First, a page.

Below are questions that are frequently asked by parents having a child who sustained a birth injury caused by a medical provider. We would invite you to also see the other pages on our website concerning birth injury matters.
We accept birth injury cases on a contingency fee basis. We offer a free consultation, and would invite you to call us today so that you can ask us any questions that you may have, and so that we can learn about your child’s injuries.
What attorney fee is charged in a birth injury or minor medical malpractice case?
If you retain our firm to pursue a case on your child’s behalf, we work on a contingency fee basis. That means that you pay us nothing unless we recover for your family. We would enter into a fee agreement stating that the attorneys will receive a percentage of the entire recovery defined according to state law. In Michigan, all our birth injury and minor medical malpractice cases are pursued on a 1/3 contingency fee pursuant to MCR 8.121.
What costs are associated with my case?
We advance all costs of the litigation, such as obtaining medical records, getting expert reviews, court filing fees, and deposition fees. Per our fee agreement, the client reimburses the attorneys for their fee and services only where there is a recovery. If there is no recovery in your case, then you owe us nothing and we will eat these costs.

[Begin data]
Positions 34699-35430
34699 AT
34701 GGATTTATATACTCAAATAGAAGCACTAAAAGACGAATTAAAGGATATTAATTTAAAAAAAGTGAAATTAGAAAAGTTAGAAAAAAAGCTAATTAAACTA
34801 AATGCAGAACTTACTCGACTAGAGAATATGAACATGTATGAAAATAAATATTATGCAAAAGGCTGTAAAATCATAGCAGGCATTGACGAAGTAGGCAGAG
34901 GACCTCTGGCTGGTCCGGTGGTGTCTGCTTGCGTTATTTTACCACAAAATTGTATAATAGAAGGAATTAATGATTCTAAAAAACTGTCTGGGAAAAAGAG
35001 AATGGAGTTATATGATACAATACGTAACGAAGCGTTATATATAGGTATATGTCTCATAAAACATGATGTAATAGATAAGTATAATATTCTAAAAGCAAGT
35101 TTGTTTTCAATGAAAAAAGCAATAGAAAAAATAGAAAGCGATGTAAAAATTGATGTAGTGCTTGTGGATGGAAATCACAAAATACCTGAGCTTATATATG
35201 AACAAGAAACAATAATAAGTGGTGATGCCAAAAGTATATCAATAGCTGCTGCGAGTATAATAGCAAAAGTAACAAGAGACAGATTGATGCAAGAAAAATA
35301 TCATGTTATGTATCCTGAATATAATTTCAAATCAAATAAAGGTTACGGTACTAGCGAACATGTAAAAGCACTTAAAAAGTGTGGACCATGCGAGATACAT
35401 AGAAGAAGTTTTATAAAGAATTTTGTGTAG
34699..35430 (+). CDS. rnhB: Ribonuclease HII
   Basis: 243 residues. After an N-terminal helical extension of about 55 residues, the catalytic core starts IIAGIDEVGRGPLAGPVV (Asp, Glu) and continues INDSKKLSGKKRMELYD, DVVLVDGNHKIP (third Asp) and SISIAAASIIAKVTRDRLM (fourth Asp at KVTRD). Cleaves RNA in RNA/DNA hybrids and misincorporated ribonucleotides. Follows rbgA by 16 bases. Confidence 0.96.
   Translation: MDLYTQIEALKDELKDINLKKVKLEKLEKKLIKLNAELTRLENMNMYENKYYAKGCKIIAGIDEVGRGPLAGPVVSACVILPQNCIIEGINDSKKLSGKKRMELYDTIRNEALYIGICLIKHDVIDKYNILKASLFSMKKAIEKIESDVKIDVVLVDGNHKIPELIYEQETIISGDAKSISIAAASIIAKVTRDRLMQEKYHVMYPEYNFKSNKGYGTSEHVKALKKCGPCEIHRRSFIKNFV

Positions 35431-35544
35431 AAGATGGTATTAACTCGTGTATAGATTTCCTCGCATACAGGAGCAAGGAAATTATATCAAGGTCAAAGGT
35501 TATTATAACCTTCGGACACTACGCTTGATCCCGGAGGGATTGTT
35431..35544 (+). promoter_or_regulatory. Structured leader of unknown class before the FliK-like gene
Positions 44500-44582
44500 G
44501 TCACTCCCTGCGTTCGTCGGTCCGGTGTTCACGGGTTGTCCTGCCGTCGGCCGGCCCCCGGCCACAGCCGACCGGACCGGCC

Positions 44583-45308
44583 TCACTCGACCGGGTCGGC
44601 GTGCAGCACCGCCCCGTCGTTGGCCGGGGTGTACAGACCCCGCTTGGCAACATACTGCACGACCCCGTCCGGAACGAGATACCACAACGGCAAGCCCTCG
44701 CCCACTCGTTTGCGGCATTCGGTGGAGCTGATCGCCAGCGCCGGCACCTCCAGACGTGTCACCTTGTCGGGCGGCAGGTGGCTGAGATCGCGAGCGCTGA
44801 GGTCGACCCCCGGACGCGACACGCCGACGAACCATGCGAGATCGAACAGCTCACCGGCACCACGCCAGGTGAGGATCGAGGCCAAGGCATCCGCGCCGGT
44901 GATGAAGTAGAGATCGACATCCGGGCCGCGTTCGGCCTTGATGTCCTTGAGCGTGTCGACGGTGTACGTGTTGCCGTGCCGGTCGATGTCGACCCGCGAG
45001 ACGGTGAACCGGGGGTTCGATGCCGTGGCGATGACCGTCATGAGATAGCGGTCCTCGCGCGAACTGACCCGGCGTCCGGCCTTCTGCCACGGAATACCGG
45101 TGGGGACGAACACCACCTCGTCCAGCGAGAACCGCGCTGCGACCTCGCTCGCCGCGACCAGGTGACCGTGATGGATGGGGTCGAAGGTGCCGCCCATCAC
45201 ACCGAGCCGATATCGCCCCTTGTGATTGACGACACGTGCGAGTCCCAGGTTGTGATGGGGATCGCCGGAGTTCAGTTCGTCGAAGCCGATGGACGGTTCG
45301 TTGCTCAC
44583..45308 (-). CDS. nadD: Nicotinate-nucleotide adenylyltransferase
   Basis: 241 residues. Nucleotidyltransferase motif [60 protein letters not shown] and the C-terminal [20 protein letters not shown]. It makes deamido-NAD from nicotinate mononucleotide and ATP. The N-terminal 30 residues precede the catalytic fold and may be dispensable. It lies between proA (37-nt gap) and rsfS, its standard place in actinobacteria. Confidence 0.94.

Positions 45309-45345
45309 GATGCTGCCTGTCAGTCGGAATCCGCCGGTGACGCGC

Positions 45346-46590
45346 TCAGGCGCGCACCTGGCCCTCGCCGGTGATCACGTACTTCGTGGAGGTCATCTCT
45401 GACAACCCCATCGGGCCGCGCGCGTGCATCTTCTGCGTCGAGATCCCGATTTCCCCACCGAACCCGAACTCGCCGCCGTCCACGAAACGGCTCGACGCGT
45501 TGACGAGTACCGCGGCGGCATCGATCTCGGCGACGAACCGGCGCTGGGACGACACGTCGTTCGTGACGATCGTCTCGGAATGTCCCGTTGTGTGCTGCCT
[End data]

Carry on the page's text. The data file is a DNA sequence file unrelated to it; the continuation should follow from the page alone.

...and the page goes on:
Will there be insurance liens on my case?
If insurance plans, including Medicaid or Medicare plans, paid for care that was necessary as the result of injuries caused by malpractice, then law requires that those insurers can place a lien on your case in the amount spent. We will assist you in putting all insurers on notice, determining what lien amounts apply to your case, and assist in resolving any lien amounts following a recovery in your case from a settlement or verdict.
What is the value of my case?
This is a question best answered well into the litigation of your case. The monetary value of any case for the plaintiff is based in fact on the cost of lifetime care and support of an injured plaintiff combined with any noneconomic damages (i.e. damages for pain, suffering, and other injuries compensable under law that cannot be quantified with a dollar amount). There also may be applicable caps to noneconomic damages under law that apply.
Lifetime care and support needs will be determined by a physician or nurse with specific experience in developing life care plans for those with disabilities and special needs. These needs are then projected into the future by an economics expert to determine the real cost over time.
Every case is different based on the particular circumstances and needs of the family and child. To see a track record of our attorneys’ success for our clients, please visit our verdicts and settlements page, and our page on attorney Emily G. Thomas.
How is a medical malpractice case pursued on behalf of a child?
An injured patient is the “plaintiff” in a med-mal case, and negligent medical professionals are the “defendants.”
To pursue a case for a minor child, the law requires appointment of a parent or adult to act as “Next Friend” on behalf of the child, or the law requires the appointment of a “Conservator” by a probate court to act on the child’s behalf. Both appointments require fiduciary duties to act in the child’s best interest in pursuing the case. Our office will always assist you in obtaining an appropriate appointment for someone to pursue the case on behalf of your minor child.
We also invite you to review our page on the process of pursuing a birth injury medical malpractice case with our firm.
If you have further questions about whether you and your child have a potential case for birth injury or medical malpractice, then please call us at 800-366-8653. We are here to answer your questions and help you pursue your potential case.